For a sexual assault allegation to stick, it is not always necessary to establish intent – even if the alleged attacker was intoxicated at the time the supposed assault happened. Such crimes call for evidence, and the assault victim must come forward to make sure that the case moves forward.
State of The Accused and The Victim
The existence of evidence is important to convict an attacker in a criminal case. A case may have not much to support any side, depending on both the victim’s and the attacker’s state. If the person facing an assault charge couldn’t remember what happened because he was too drunk, he may not have much to defend any actions he took.
However, if it was the victim who was drunk or both parties were intoxicated enough that any action from either side is unsure or blurry, the case may have nothing to stand on.
The Victim’s Recollections
The alleged victim’s memory of the sexual assault may not be very clear. But, whatever the person recalls may be used to support the charges. Communication or discussion with the other person involved may help clarify what really happened.
This often leads to an investigation where both parties are made to reveal as much information about the incident as possible. If a drunk person committed sexual assault, then he may face charges for causing trauma and inflicting harm. At this point, the accused would need an attorney.
Evidence against the Attacker
Evidence in cases of sexual assault may involve actual events, as well as what average persons expect to happen in such situations. If the parties were in a romantic situation such as a date, sexual relations may be reasonably expected. But, if one party was unconscious and the other took advantage, it would constitute sexual assault – even if it can be reasonably assumed that the parties have done it before. Unfortunately, arguments containing only the side of the victim may be insufficient to convict the defendant.
Initial Sexual Assault Charges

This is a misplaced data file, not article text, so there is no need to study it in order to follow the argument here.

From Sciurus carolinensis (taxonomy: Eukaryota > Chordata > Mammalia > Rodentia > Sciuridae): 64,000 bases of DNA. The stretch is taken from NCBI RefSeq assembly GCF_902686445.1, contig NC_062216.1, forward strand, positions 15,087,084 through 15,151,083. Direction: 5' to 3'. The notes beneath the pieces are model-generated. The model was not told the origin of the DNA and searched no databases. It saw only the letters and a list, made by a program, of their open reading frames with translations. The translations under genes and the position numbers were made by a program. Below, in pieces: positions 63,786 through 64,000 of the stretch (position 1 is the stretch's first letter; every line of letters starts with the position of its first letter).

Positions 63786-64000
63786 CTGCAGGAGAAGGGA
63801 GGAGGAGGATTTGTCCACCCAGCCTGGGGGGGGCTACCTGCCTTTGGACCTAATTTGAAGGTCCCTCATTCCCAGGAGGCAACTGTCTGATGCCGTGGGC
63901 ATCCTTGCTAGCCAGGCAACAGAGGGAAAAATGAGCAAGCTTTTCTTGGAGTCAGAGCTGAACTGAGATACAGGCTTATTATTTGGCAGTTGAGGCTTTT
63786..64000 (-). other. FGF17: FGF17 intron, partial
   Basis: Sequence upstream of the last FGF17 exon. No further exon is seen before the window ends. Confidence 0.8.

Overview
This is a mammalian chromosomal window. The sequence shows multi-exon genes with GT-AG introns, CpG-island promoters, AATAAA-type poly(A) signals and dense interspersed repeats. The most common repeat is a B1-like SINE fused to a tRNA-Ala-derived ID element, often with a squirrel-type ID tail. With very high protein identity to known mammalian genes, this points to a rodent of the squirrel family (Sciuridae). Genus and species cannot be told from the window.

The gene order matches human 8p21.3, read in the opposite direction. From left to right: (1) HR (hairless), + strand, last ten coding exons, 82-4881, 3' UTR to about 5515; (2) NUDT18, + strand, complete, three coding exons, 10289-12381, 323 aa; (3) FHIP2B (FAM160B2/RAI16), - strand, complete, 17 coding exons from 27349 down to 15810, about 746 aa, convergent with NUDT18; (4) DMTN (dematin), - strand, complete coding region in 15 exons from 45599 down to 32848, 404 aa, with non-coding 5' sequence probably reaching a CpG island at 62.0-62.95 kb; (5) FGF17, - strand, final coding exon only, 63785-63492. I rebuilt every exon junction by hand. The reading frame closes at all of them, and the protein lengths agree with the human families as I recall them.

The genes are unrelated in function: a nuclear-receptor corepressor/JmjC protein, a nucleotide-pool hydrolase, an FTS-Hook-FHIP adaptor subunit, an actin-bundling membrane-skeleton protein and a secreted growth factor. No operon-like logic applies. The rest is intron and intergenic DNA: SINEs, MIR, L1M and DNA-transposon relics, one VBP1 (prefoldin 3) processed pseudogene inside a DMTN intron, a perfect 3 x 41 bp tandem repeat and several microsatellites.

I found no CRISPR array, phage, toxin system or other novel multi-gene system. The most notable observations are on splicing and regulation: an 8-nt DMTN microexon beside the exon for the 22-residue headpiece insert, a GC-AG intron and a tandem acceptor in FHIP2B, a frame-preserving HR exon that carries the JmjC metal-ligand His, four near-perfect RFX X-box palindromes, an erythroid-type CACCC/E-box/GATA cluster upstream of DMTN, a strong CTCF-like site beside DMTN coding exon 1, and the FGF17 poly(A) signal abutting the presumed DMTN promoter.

Initially, police officers may not issue charges based on the victim’s first interview. The case may not progress into a hearing if the police think that there may have been consent before the victim fell unconscious. The victim may also have been too intoxicated to recall what happened. In many cases, the police officers may never bring the case forward or issue any charges. Without visible evidence or injury to support the charge, the victim may not have any recourse but to talk to a lawyer.
What Constitutes Consent
According to studies, a lot of people are not aware of what full consent involves. In the case of male defendants, they may be unable to read the actions of the female. If the defendant is a woman, she may have neglected the other party’s mood. The common reason for a charge of sexual assault is a lack of consent. But, the motive may not be present if the attacker was drunk.
The prosecuting lawyer, jury, and judge may consider the situation presented as a reasonable place to expect the occurrence of sexual activities. However, there may be a clear case if there are injuries or additional evidence to support the sexual assault charge.
The Drunk Defendant’s Legal Defense
When facing a charge for sexual assault at a time when you were drunk, you will need an experienced lawyer to defend you. The Law Offices of Gary L. Rohlwing can help you when it comes to crafting an appropriate defense for your particular situation.
The following post I Was Too Drunk. How Can I Be Charged with Sexual Assault? was first published to Gary Rohlwing
Law Offices of Gary L Rohlwing
7112 N 55th Ave
Glendale, AZ 85301